Hedge funds may benefit from the federal government's bailout of AIG, the Wall Street Journal reports. That is because hedge funds made bets that the housing market would fall, using investment banks as middle men to place those trades. The investment banks then entered into deals with AIG to execute the trades. Now, AIG is scheduled to use the bailout funds to pay what's due to these investment banks, resulting in the eventual restitution of funds for the hedge funds, the paper reports.
In essence, while the U.S. government is busy trying to prop up the housing market -- by trying to limit foreclosures, among other things -- it is simultaneously putting up cash that could be used to pay off investors who bet housing prices would tumble and many mortgage holders would default.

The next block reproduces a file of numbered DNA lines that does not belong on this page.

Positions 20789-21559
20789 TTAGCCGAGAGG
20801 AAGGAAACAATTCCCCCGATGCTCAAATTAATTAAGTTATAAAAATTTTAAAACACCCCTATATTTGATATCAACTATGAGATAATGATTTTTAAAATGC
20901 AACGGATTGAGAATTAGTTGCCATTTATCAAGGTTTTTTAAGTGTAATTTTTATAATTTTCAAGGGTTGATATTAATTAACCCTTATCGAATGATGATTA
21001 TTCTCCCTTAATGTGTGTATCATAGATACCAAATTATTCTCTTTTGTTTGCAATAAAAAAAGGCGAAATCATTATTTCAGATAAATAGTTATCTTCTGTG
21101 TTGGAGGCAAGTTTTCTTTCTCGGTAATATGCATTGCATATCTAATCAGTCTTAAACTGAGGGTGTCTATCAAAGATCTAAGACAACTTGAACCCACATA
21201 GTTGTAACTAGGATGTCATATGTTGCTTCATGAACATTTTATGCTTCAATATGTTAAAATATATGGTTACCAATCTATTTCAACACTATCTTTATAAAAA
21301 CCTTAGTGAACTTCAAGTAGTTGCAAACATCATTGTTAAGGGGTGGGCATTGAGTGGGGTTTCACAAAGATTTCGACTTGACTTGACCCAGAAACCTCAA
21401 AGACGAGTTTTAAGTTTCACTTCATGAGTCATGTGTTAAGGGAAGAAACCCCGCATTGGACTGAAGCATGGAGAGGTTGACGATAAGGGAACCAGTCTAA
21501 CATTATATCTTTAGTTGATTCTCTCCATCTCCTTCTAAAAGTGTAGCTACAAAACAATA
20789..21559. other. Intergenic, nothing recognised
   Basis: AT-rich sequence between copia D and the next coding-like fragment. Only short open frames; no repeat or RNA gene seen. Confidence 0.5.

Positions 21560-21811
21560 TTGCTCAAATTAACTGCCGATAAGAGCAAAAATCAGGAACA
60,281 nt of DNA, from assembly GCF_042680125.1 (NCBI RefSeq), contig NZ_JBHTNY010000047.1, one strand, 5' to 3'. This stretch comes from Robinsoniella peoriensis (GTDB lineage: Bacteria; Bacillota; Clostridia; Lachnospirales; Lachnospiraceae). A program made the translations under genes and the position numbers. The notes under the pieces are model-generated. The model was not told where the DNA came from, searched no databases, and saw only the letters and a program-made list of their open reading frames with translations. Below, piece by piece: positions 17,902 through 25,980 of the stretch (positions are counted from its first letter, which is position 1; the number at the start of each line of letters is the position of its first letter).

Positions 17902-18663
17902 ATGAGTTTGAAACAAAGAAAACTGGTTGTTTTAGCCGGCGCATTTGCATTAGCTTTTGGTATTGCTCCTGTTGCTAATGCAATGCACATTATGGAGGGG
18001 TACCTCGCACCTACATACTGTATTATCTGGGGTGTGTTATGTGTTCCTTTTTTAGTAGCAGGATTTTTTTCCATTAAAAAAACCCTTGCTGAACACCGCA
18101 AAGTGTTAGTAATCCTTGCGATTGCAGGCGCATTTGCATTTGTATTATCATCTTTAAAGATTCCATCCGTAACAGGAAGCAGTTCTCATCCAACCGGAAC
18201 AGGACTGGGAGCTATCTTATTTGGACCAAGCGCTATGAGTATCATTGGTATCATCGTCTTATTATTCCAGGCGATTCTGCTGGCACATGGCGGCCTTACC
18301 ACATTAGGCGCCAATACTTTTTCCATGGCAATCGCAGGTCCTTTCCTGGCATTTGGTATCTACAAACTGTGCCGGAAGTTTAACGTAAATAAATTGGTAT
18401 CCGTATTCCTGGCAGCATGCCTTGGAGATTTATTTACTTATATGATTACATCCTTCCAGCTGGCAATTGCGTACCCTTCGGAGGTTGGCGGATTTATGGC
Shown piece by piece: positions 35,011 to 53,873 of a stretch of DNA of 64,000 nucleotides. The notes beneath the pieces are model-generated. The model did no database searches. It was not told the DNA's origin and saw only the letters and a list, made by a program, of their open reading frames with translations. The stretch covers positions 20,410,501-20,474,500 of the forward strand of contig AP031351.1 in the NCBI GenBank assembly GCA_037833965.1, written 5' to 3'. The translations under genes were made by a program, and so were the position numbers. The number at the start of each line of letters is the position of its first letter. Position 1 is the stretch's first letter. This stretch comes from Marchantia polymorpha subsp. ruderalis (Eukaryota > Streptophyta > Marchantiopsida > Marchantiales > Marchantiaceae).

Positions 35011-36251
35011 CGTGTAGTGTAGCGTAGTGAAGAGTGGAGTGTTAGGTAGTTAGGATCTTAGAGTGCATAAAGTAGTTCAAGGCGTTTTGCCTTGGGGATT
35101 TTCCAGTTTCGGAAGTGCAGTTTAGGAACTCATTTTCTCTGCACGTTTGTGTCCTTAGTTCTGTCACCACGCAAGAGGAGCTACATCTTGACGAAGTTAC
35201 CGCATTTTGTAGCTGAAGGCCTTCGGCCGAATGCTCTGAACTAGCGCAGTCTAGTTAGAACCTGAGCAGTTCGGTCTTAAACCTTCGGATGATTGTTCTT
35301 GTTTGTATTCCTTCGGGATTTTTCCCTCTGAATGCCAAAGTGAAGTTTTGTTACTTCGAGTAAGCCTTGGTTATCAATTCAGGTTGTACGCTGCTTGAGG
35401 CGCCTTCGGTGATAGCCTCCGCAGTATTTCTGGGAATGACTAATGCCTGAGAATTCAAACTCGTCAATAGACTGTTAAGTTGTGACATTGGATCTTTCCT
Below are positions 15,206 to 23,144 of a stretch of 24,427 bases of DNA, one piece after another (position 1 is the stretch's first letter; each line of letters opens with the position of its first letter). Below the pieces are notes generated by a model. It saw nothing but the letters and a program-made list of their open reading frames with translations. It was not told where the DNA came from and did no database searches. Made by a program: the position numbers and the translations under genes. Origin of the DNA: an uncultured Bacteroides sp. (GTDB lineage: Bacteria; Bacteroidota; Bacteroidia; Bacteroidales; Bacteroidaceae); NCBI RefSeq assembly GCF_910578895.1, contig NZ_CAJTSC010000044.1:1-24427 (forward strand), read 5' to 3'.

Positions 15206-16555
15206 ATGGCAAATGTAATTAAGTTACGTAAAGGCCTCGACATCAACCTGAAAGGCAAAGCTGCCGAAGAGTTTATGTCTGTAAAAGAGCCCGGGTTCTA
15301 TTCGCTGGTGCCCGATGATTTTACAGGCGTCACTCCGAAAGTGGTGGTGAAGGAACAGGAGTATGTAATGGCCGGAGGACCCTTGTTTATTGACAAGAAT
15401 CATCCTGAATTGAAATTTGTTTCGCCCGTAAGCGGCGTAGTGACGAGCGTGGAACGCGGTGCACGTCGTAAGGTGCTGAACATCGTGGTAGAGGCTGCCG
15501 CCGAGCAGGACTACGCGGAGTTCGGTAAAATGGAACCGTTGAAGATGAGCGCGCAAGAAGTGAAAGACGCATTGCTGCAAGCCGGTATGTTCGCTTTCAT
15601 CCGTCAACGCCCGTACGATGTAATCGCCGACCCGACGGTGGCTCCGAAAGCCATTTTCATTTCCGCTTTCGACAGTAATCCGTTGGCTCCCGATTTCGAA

It's unclear how much government money might eventually flow to hedge-fund investors. Overall, the government has committed up to $173.3 billion to bail out AIG. Of that amount, AIG's housing-related bets have cost U.S. taxpayers some $52 billion.
Hedge funds run by Deutsche Bank are among those likely to benefit, the paper said.
AIG has put in escrow some money for at least one major bank, Deutsche Bank AG, whose hedge-fund clients made bets against the housing market, according to a person familiar with the matter. The money will be released to the bank if mortgage defaults rise above a certain level.